Koreatown: A Cookbook
Getting the lowdown on Korean food and culture, beyond BBQ
The paradox of Koreatown for someone like me, who calls Seoul home outside of NYC: you avoid it as long as you can—save for the occasional trip to H Mart for their affordable bulk kimchi. Yet once that inherent craving for hard-to-cook-yourself dishes like samgyetang or naengmyun strikes, I find myself once again armed with low expectations, waiting in a long line to be seated (and it doesn't matter which restaurant on 32nd Street, as they have nearly identical menus), yelling at friends over the din, lamenting the outrageous prices and mediocre flavors, all the while gobbling down the endless banchan, or complimentary side dishes. It never tastes like home.
This love/hate relationship with K-town(s) is expounded upon in Deuki Hong's intro to "Koreatown: A Cookbook." The chef—who trained under Jean Georges Vongerichten, David Chang and Aaron Sanchez and now at the Manhattan branch of insanely popular BBQ chain Kang Ho Dong Baekjeong—knew that for many non-Koreans, barbecue is their first taste of the funky, mysterious world of Korean food but there's so much that lies beyond the fire.
"Our cookbook is written in the perspective of someone who's lived here," says Hong, who co-wrote with food writer Matt Rodbard, currently Contributing Editor at Food Republic. "It's not one of those '101 Best Korean Recipes' or 'Korean Cooking Made Simple' books. It's really two kids from New York, who have very different backgrounds but we both love Korean food. And we just wanted to tell the story—not only of Koreatown, New York, but everywhere. We travel to Minnesota, Houston, all these places that you don't think Koreatowns or even Koreans even exist, and we learned a lot from that."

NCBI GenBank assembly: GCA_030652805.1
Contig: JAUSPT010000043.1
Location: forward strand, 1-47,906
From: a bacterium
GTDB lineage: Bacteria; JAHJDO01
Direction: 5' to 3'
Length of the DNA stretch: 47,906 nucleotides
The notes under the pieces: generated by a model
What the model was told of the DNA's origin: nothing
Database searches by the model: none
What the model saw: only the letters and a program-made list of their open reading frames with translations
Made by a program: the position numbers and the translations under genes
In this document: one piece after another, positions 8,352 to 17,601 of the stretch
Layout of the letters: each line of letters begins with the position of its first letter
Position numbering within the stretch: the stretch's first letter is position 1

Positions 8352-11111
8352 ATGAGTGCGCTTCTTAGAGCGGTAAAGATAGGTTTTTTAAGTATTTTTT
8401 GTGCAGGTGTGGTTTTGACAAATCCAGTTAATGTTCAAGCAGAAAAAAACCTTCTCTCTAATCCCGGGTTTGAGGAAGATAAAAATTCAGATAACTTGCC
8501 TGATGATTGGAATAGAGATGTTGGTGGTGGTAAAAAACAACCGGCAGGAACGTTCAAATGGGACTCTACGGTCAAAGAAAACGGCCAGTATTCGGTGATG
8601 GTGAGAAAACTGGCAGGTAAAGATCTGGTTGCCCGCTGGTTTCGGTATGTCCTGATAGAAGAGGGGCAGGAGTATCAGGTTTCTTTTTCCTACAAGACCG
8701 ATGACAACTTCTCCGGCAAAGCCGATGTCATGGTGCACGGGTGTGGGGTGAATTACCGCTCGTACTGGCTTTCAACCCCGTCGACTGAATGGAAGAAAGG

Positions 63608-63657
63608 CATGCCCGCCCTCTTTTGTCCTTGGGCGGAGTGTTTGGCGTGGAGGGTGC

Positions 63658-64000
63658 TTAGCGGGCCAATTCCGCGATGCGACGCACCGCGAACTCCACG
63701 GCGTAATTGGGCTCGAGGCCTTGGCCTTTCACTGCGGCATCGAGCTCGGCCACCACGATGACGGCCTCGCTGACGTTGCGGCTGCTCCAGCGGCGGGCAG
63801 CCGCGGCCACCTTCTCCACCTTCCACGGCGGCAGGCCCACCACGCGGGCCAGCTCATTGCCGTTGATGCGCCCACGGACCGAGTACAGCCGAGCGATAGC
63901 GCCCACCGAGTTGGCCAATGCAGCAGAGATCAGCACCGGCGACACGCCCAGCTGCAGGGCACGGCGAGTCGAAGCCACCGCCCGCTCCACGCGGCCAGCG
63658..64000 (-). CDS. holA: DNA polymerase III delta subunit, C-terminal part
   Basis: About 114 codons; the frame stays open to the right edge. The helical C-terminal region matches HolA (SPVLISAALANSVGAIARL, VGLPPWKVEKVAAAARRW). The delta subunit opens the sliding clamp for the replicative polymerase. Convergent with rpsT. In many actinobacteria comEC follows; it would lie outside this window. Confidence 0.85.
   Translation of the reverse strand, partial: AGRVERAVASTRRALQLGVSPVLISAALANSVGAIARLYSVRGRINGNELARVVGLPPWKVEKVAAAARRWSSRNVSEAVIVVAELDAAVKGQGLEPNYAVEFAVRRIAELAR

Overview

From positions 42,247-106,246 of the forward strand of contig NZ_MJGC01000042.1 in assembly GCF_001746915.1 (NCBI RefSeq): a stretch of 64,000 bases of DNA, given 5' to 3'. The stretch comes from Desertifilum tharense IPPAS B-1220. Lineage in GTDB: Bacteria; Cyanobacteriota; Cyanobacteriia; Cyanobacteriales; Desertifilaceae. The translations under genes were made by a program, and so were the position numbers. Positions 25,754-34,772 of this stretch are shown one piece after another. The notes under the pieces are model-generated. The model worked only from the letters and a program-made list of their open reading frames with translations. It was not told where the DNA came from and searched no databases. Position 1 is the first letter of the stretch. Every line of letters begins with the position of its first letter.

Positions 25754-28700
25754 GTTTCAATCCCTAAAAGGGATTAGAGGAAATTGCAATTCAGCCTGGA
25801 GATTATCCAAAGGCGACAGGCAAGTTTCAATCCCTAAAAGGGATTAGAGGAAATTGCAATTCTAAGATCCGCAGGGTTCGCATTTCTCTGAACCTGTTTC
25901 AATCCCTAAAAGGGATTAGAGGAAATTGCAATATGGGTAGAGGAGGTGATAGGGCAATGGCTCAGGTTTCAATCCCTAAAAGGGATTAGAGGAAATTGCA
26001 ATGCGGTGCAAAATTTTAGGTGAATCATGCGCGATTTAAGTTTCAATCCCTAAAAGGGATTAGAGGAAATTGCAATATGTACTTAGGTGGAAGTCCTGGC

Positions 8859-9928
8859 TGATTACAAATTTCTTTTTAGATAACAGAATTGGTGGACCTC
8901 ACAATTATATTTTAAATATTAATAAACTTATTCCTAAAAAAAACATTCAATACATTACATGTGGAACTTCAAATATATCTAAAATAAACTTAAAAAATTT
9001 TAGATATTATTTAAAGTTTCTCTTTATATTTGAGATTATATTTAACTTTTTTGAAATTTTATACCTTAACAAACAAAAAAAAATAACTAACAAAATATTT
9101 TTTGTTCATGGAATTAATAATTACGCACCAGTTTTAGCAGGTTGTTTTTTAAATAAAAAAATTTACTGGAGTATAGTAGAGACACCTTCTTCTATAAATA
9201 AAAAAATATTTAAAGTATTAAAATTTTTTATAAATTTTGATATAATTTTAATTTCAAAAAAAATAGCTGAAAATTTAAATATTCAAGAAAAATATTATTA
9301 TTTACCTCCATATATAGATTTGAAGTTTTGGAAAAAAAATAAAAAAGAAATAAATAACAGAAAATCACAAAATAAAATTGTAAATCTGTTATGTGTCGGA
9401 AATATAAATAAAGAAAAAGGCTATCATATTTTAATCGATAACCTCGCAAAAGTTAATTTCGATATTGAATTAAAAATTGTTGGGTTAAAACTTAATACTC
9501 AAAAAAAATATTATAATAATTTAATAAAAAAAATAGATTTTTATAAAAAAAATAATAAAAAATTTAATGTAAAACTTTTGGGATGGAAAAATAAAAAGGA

All the classic recipes are here, some tweaked a bit to accommodate contemporary pantries and tastes, like taken-for-granted japchae (clear sweet potato noodles), miyeokguk (birthday seaweed soup) and hearty stews like gamjatang (a spicy pork neck and potato stew that's a favorite hangover cure). Peppered between are interviews and anecdotes, guest recipes from restaurants like Mission Chinese Food and The Meatball Shop, plus two in-depth chapters covering drinks and "drinking food"—a significant part of Korean culture. From the best way to make Shin Ramyun instant noodles (it can't reach its true potential without additional ingredients: one egg and a slice of cheese) to why two-year-olds need to eat kalbi off the bone, "Koreatown" so far has been one of the most accessible and entertaining tomes on Korean cuisine we've come across. Hong confesses that his picture of the future is simple: that years down the road, Korean food will join Italian, Chinese, Japanese and Thai as one of the frontrunner suggestions to, "What do you want for dinner?"
Unlike a lot of cookbooks that focus on one country's cuisine, "Koreatown" steers clear of fetishizing the foreign. In lieu of artificial, angelic lighting and pristine plating (Korean food, they acknowledge, is more fiercely in-your-face than it is Instagram-pretty), Sam Horine photographs, for example, an auntie server lifting a pot of steaming kimchi stew or karaoke singers in the background. His documentary-style approach captures the energy and community of the kitchens, restaurants and culture and along with the rest of the book, Korean food's complexity (no shortcut to making beef bone noodle soup from oxtail bones) and even flaws are embraced tightly here. David Chang of Momofuku, Hong's former boss, sums it up best in the interview inside: "Korean food is a weird thing, man. It's just a highly neurotic cuisine. There's no other food that is loved and hated at the same time by the people who adore it the most."
Images by Cool Hunting